Date of Award

1994

Degree Type

Thesis

Degree Name

Master of Science

Department

Liberal Studies

First Advisor

Ruth L. Meese, Ph.D.

Second Advisor

Patricia R. Whitefield, Ph.D.

Third Advisor

Stephen C. Keith, Ed.D.

Abstract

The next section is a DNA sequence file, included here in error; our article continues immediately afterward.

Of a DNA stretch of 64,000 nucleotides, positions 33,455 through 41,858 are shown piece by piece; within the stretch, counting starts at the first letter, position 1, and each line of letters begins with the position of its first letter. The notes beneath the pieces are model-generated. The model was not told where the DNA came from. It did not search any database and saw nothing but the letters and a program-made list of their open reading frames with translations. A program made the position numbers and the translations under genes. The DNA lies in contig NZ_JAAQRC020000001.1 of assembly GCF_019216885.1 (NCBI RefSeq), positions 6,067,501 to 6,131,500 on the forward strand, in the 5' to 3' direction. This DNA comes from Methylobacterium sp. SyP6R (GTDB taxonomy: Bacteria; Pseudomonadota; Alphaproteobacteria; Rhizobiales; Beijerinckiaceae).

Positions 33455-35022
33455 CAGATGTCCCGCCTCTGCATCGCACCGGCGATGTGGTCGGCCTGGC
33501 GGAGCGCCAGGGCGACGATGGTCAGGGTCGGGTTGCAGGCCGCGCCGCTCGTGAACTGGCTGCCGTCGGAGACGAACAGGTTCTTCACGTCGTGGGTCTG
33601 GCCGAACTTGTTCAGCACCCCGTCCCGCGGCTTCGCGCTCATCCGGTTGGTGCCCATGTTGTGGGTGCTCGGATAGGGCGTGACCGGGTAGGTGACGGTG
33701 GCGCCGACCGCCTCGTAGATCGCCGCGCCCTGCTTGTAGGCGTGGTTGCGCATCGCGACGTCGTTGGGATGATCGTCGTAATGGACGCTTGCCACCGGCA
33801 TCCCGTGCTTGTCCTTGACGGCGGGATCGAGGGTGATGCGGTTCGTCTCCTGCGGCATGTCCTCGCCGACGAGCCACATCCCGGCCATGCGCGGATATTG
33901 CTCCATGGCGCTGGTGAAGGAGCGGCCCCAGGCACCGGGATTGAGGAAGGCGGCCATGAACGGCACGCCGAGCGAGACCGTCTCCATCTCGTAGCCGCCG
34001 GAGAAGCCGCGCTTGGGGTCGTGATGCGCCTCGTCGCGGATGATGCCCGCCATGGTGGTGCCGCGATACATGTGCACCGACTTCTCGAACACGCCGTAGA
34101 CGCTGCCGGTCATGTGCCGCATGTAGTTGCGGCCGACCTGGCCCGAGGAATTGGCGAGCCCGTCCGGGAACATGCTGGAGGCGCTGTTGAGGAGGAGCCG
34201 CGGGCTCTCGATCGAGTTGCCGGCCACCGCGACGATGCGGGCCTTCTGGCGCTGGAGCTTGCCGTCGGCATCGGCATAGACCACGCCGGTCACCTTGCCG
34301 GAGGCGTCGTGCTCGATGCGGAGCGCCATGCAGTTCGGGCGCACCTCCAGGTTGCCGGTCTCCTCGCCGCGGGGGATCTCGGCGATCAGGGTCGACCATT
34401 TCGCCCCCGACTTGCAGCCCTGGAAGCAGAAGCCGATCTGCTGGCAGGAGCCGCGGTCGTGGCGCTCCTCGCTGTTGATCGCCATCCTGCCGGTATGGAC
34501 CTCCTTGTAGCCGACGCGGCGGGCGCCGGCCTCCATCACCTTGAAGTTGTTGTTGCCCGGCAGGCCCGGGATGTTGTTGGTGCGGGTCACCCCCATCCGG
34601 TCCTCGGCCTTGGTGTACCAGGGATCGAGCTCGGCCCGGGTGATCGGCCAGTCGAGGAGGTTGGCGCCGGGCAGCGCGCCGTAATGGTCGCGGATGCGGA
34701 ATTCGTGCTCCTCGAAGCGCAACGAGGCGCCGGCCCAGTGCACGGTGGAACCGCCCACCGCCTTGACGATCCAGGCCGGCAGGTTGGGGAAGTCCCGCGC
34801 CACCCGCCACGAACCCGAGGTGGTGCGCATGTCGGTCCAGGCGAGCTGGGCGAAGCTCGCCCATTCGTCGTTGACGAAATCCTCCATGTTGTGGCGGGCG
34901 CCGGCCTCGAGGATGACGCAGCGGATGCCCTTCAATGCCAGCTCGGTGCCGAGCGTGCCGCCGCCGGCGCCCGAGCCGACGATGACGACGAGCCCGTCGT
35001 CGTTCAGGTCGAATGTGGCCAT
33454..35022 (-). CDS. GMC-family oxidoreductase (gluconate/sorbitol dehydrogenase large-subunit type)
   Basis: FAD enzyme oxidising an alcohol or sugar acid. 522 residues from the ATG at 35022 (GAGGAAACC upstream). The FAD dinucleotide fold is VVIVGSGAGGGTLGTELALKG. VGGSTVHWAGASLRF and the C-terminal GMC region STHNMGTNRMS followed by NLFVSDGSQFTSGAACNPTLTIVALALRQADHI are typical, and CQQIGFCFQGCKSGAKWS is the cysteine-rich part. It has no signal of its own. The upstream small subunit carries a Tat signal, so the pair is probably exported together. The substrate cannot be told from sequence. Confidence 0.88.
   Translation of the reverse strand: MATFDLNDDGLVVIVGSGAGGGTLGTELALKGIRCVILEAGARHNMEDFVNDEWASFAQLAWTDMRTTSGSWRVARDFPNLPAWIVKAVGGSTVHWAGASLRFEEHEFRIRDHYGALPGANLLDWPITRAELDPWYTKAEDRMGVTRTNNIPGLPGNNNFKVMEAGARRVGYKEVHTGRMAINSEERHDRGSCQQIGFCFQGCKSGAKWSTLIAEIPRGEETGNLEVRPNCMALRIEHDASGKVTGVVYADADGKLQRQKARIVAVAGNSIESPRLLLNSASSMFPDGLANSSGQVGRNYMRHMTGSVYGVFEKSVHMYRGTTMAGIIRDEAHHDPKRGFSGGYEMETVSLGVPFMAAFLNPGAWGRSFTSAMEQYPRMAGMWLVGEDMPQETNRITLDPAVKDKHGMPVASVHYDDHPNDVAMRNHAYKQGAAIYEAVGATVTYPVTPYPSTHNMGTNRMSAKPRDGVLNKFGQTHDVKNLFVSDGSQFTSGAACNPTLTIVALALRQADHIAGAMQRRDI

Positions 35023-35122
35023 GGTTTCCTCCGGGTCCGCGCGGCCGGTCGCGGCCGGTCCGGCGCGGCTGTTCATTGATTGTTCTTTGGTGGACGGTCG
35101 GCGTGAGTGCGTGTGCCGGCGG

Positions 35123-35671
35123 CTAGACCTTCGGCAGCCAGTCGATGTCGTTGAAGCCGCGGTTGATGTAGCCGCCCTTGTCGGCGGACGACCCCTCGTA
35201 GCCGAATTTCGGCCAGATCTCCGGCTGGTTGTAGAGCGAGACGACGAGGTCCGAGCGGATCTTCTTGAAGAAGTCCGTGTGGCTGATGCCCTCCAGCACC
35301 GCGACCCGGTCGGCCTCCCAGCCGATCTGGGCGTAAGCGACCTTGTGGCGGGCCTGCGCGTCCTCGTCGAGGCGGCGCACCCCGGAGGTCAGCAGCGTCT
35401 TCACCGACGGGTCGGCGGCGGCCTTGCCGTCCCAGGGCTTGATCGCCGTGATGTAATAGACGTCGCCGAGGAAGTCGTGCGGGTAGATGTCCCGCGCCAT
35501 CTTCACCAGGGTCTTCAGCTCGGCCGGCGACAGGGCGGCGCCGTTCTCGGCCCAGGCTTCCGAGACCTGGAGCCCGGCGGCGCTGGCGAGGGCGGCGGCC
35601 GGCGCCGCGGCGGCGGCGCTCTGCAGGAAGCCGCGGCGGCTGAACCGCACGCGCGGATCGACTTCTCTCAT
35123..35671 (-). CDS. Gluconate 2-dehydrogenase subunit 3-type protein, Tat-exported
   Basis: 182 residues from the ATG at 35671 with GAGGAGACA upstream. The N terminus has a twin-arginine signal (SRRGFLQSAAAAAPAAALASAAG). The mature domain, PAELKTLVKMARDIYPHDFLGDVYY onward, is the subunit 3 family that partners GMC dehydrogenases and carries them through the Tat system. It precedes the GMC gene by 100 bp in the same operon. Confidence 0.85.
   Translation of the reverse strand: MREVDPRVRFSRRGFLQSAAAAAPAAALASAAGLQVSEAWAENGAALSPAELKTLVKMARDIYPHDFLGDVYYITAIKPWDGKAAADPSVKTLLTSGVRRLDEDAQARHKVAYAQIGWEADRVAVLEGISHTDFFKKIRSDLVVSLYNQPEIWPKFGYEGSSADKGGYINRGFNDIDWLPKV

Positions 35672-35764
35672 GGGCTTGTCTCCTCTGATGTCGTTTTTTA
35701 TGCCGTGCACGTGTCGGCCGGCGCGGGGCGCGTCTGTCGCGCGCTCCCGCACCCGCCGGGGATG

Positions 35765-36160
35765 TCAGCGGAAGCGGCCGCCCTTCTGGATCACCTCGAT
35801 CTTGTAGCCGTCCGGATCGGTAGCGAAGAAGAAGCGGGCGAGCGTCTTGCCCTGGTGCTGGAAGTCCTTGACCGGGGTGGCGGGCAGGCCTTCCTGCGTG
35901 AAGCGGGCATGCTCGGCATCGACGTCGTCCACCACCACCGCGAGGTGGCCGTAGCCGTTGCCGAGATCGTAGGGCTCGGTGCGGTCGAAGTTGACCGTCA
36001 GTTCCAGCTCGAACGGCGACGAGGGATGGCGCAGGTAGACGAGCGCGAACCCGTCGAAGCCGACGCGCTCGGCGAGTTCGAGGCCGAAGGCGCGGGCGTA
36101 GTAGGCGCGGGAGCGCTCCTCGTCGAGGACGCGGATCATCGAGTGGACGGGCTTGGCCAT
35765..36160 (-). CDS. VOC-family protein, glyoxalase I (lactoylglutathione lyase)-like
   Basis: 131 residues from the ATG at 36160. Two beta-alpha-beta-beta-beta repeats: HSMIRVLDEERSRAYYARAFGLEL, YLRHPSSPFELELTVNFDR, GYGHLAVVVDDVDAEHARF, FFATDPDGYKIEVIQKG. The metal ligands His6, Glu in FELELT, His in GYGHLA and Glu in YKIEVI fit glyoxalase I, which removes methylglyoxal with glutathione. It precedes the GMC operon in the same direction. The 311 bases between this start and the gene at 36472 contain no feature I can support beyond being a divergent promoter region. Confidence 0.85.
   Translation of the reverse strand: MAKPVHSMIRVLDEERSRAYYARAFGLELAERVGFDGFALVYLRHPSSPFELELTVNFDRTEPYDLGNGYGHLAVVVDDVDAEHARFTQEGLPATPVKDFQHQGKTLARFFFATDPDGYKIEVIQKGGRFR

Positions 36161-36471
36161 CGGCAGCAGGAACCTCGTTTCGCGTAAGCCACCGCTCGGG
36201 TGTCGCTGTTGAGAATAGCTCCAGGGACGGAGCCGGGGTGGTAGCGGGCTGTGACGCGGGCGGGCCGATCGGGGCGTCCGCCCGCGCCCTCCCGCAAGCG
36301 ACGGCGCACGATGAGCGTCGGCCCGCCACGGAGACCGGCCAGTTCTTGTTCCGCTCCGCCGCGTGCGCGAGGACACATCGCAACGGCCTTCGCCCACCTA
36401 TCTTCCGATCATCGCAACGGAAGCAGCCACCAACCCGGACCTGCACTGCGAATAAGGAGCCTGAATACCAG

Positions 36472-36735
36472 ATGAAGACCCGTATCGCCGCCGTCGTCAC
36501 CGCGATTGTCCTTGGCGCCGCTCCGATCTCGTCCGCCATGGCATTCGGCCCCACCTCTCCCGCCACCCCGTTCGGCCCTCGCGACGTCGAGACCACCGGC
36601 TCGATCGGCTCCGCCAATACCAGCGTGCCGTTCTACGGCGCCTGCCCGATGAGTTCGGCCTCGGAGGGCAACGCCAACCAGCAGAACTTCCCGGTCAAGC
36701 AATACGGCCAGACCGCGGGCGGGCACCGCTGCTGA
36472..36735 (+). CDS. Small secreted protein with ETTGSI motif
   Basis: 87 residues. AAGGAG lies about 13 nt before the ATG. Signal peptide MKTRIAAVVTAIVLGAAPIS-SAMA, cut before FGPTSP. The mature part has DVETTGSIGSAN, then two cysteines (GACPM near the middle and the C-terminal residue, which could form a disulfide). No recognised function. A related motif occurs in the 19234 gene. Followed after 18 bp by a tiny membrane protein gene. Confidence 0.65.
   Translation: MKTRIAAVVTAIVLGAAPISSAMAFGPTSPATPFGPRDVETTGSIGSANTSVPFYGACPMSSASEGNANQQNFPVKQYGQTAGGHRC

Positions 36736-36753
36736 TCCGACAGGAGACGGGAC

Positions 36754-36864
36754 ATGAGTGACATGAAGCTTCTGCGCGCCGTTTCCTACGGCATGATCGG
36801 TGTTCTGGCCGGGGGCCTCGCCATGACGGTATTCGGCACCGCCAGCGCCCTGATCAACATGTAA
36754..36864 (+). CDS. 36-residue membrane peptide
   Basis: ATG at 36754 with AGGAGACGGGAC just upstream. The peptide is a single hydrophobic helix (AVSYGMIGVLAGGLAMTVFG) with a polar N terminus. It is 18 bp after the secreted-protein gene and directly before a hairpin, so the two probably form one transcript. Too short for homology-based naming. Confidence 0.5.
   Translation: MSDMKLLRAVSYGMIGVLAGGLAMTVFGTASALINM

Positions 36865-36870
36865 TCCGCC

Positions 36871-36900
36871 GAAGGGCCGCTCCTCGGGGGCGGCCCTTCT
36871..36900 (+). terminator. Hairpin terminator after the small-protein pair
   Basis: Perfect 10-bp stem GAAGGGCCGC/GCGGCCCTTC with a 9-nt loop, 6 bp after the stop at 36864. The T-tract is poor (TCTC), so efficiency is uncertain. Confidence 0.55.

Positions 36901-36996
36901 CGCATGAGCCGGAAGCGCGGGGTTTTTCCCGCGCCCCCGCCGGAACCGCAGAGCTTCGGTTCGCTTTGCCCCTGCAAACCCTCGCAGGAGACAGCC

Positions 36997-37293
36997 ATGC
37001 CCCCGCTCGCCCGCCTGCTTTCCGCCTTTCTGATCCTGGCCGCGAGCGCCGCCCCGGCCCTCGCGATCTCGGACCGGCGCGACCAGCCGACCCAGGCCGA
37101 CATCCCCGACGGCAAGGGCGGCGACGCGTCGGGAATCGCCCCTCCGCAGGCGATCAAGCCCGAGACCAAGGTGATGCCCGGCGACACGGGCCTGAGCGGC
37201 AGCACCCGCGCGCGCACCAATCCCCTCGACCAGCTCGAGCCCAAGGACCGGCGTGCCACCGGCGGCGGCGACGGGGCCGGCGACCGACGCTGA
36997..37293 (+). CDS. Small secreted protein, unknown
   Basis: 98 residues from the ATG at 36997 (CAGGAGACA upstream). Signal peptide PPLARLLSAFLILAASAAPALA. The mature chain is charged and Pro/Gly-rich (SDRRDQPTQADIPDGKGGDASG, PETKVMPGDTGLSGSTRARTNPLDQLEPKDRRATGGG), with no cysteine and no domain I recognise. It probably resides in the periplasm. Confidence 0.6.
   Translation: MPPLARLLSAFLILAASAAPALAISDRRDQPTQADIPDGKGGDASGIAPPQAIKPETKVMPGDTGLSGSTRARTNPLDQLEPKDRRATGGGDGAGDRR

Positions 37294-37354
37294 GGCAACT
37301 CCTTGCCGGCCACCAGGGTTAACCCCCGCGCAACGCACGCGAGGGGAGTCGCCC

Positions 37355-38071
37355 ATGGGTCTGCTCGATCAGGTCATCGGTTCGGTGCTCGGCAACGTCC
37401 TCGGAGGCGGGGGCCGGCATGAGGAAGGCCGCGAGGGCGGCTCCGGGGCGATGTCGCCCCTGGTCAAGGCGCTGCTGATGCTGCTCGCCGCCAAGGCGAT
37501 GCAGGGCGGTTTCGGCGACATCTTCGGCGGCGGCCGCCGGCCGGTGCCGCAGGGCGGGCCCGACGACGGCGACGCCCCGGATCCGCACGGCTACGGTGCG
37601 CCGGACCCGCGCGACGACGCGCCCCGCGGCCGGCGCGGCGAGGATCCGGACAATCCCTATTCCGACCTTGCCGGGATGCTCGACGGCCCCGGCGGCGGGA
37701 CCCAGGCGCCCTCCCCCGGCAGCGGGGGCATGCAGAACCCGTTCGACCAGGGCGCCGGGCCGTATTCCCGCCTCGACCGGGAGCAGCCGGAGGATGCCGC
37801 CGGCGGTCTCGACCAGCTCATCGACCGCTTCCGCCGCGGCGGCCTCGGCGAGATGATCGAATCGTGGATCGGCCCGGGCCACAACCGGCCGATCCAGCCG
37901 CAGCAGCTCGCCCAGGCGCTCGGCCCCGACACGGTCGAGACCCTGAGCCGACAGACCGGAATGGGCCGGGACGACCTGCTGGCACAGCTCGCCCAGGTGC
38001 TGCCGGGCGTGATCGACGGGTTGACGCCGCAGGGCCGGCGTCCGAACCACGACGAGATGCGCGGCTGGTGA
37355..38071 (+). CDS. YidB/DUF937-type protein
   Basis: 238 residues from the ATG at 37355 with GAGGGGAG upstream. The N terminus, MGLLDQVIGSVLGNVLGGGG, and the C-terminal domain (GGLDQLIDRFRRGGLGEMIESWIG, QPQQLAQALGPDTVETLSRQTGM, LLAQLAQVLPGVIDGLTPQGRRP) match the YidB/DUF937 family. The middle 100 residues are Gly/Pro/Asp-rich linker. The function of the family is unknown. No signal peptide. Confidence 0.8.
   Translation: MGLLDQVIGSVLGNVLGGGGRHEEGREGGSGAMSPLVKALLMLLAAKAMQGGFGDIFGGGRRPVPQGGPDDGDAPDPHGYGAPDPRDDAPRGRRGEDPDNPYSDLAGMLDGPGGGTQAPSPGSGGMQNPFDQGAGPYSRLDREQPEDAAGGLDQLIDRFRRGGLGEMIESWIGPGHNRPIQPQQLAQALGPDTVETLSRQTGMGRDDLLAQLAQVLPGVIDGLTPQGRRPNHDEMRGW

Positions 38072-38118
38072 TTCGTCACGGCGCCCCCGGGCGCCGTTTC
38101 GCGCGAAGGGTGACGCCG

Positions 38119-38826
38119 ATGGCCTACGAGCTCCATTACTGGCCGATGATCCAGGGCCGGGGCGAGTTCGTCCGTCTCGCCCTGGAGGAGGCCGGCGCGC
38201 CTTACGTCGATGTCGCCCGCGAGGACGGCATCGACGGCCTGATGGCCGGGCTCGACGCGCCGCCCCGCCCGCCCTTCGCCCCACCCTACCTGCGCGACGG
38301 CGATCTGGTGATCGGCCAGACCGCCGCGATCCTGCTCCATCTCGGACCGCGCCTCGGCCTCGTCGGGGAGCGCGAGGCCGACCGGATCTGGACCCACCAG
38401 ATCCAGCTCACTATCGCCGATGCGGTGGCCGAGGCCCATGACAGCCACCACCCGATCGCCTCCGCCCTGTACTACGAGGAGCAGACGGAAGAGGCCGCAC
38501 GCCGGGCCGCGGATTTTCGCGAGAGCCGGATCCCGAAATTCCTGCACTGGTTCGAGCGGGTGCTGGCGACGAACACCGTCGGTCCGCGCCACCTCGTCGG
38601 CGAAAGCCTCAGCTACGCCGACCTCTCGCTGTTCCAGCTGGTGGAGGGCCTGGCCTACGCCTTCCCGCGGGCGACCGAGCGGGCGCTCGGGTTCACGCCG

Education is designed to prepare all students for productive citizenship. Students with disabilities, however, are employed at lower rates, earning less money, and accruing fewer benefits than their nondisabled peers. In order to design a curriculum that targets employment as an outcome, special educators must determine the needs and expectations of employers. This study compared the perceptions of employers, special education teachers, to learning disabled students .Employers and special education teachers rated work related, communication, personal, and social skills similarly while students with learning disabilities formed in congruent perceptions of the working world.

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